ASCO 2019: Final Results from the Randomized CABADOC Trial: Patient Preference between Cabazitaxel and Docetaxel for First-Line Chemotherapy in mCRPC

Chicago, IL (UroToday.com) Docetaxel and cabazitaxel now represent the standard of care in men with metastatic castration-resistant prostate cancer (mCRPC) with similar efficacy reported in the metastatic first-line setting in the FIRSTANA phase 3 trial.1 In FIRSTANA, 1,168 patients with mCRPC and ECOG PS 0 to 2 were randomly assigned 1:1:1 to receive cabazitaxel 20 mg/m2, cabazitaxel 25 mg/m2, or docetaxel 75 mg/mIV every 3 weeks plus daily prednisone. The median overall survival (OS) was 24.5 months with cabazitaxel 20 mg/m2, 25.2 months with cabazitaxel 25 mg/m2, and 24.3 months with docetaxel 75 mg/m2. The hazard ratio (HR) for cabazitaxel 20 mg/m2 versus docetaxel 75 mg/mwas 1.01 (95% CI 0.85-1.20), and the HR for cabazitaxel 25 mg/m2 versus docetaxel 75 mg/m2was 0.97 (95% CI 0.82-1.16). The median progression-free survival (PFS) was 4.4 months with cabazitaxel 20 mg/m2, 5.1 months with cabazitaxel 25 mg/m2, and 5.3 months with docetaxel 75 mg/m2, with no significant differences between treatment arms. This trial concluded that cabazitaxel 20 mg/mand cabazitaxel 25 mg/mdid not demonstrate superiority for OS compared to docetaxel 75 mg/min patients with chemotherapy naïve mCRPC. At the ASCO 2019 prostate cancer session, Dr. Giulia Baciarello and colleagues presented results of their work assessing patient preference between the two taxanes. 

For CABADOC, patients with taxane-naïve mCRPC were randomized 1:1 ratio to receive either docetaxel 75mg/mevery three weeks for four cycles followed by cabazitaxel 25mg/mevery three weeks for four cycles (DO-CA), or the reverse sequence (CA-DO). Randomization was stratified based on prior next generation AR axis inhibitors use. The primary endpoint was patient preference between taxanes, as assessed by questionnaires in patients who had received at least one cycle of each taxane and who had not experienced a progression while on the first taxane.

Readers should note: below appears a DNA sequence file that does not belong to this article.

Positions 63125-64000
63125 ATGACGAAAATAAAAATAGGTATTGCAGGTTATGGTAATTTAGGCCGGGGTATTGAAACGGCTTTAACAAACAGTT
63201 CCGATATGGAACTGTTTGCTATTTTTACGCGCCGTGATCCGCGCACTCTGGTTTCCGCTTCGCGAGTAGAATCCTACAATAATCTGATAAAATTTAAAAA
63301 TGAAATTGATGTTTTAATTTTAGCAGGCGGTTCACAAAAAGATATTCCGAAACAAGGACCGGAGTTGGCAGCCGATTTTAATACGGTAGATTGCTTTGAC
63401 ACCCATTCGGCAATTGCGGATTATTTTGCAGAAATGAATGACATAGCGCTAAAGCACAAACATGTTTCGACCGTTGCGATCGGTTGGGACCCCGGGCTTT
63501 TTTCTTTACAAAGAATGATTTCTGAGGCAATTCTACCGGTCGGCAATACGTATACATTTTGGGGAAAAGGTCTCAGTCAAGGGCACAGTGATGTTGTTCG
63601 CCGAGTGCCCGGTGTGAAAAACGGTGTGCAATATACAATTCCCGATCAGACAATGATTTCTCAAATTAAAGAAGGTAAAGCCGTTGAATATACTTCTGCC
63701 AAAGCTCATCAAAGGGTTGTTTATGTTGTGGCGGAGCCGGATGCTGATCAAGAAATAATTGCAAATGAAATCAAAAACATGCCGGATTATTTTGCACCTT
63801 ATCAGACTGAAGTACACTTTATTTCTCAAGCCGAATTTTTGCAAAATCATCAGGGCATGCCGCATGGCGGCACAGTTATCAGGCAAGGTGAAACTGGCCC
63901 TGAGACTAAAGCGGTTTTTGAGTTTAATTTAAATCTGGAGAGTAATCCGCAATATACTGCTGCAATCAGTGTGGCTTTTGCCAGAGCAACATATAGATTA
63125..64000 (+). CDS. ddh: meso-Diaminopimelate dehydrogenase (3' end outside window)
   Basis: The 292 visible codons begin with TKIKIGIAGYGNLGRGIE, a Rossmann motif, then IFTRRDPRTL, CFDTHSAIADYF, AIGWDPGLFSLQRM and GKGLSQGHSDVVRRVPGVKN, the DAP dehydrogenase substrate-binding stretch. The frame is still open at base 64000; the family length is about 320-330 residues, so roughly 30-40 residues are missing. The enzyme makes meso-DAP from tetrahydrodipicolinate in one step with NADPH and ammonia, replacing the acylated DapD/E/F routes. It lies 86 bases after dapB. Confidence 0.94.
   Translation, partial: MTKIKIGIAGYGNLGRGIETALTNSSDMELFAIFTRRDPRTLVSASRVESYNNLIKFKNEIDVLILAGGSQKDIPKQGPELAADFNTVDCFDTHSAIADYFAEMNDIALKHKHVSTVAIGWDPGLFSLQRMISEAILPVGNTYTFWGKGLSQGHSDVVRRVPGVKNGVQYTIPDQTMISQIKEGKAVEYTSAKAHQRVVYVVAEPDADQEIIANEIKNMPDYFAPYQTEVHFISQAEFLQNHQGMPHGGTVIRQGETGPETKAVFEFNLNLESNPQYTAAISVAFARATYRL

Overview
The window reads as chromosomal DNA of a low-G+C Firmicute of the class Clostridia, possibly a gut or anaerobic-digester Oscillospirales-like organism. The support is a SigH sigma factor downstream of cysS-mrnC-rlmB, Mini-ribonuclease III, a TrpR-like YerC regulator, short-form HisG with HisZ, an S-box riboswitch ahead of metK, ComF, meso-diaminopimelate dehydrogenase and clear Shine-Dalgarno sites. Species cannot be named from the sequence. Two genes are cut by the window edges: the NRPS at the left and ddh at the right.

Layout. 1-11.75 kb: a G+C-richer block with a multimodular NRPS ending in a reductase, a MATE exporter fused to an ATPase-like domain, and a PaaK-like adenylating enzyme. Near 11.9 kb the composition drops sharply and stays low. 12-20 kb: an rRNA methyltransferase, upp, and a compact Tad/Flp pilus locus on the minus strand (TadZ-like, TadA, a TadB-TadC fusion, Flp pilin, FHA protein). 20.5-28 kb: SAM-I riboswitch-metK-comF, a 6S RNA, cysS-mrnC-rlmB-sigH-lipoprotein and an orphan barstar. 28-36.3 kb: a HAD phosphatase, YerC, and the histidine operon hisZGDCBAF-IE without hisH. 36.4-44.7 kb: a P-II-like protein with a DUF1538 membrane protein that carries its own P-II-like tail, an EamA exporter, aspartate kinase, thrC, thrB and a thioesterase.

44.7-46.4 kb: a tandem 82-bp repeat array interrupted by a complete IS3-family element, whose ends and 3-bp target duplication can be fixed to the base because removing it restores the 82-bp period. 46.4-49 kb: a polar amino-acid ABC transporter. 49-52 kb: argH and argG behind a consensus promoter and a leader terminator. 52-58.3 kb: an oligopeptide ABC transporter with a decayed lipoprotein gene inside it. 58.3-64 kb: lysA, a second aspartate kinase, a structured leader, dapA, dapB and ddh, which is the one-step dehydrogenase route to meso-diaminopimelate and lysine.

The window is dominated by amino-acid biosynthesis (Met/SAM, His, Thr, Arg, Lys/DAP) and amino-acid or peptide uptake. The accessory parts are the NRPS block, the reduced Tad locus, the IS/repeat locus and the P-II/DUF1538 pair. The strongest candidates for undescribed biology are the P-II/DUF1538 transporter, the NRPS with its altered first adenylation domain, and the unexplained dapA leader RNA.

From June 2014 to October 2016, 195 men were randomized in 17 centers, of which 152 patients were evaluable. After adjusting for the treatment period effect, more patients preferred cabazitaxel (43%) vs docetaxel (27%) (p < 0.004), whereas 30% had no preference between taxanes. 

ASCO2019_CABADOC_Preference.png

Fatigue, patient-defined quality of life, hair loss, and pain were the most common factors influencing patient preference. Febrile neutropenia was experienced by 5 (7.1%) men treated with cabazitaxel during the first period who received G-CSF and by 2 (7.1%) of those who did not. No febrile neutropenia was reported with docetaxel in both arms and with cabazitaxel during the second period, irrespectively of the use of G-CSF. The incidence of diarrhea during the first 3-month period was slightly reduced with G-CSF use in men receiving cabazitaxel (32.1% vs 24.3%) but not in those receiving docetaxel (23.8% vs 25%). The median progression-free survival was 9.8 months in the DO-CA arm and 9.3 months in the CA-DO arm (log-rank p=0.74). The median overall survival was also similar in the two groups: 22.6 months in the DO-CA arm and 20.7 months in the CA-DO arm (log-rank p=0.63). 

Dr. Baciarello’s conclusion for this study was that although cabazitaxel and docetaxel have similar efficacy when used as first-line in mCRPC men, more patients prefer cabazitaxel. 

Clinical trial information: NCT02044354

Presented by: Giulia Baciarello, Gustave Roussy Cancer Campus, Paris-Sud University, France, Villejuif, France

Co-Authors: Remy Delva, Gwenaelle Gravis, Youssef Tazi, Christine Theodore, Marine Gross-Goupil, Emmanuelle Bompas, Florence Joly, Tifenn Lharidon, Thierry Nguyen Tan Hon, Philippe Barthelemy, Stephane Culine, Jean Francois Berdah, Mathilde Deblock, Philippe Beuzeboc, Aude Flechon, Caroline Cheneau, Geraldine Martineau, Isabelle Borget, Karim Fizazi; Department of Cancer Medicine, Gustave Roussy Cancer Campus, Paris-Sud University, France, Villejuif, France; Institut de Cancerologie de l'Ouest, Angers, France; Medical Oncology, Institut Paoli-Calmettes, Marseille, France; Institut Gustave Roussy, Villejuif, France; Hospital Foch, Suresnes, France; Oncology Department, Centre Hospitalier Universitaire Saint-Andre, Bordeaux, France; Centre René Gauducheau, Nantes, France; GINECO and Regional Centre Control Against Cancer Francois Baclesse, Caen, France; GINECO-Centre Hospitalier Départemental Vendée Les Oudairies, La Roche-Sur-Yon, France; Hopital Jean Minjoz, Besancon, France; Medical Oncology, Hôpitaux Universitaires de Strasbourg, Strasbourg, France; Hospital Saint-Louis, Paris, France; Clinique Sainte Marguerite, Hyères, France; Institut de Cancerologie de Lorraine, VandœUvre-Les-Nancy, France; Foch Hospital, Suresnes, France; Centre Léon Bérard, Lyon, France; C.H.U. Brest, Brest, France; Clinical Research Department, Institut Gustave Roussy, Villejuif, France; Gustave Roussy, Department of Biostatistics and Epidemiology, University Paris-Saclay, Univ. Paris-Sud, UVSQ, CESP, INSERM, Villejuif, France, Villejuif, France

Written by: Zachary Klaassen, MD, MSc, Assistant Professor of Urology, Georgia Cancer Center, Augusta University/Medical College of Georgia, @zklaassen_md at the 2019 ASCO Annual Meeting #ASCO19, May 31- June 4, 2019, Chicago, IL USA

References:
  1. Oudard S, Fizazi K, Sengelov L, et al. Cabazitaxel versus Docetaxel as first-line therapy for patients with metastatic castration-resistant prostate cancer: A randomized phase III Trial-FIRSTANA. J Clin Oncol 2017;35(28):3189-3197.
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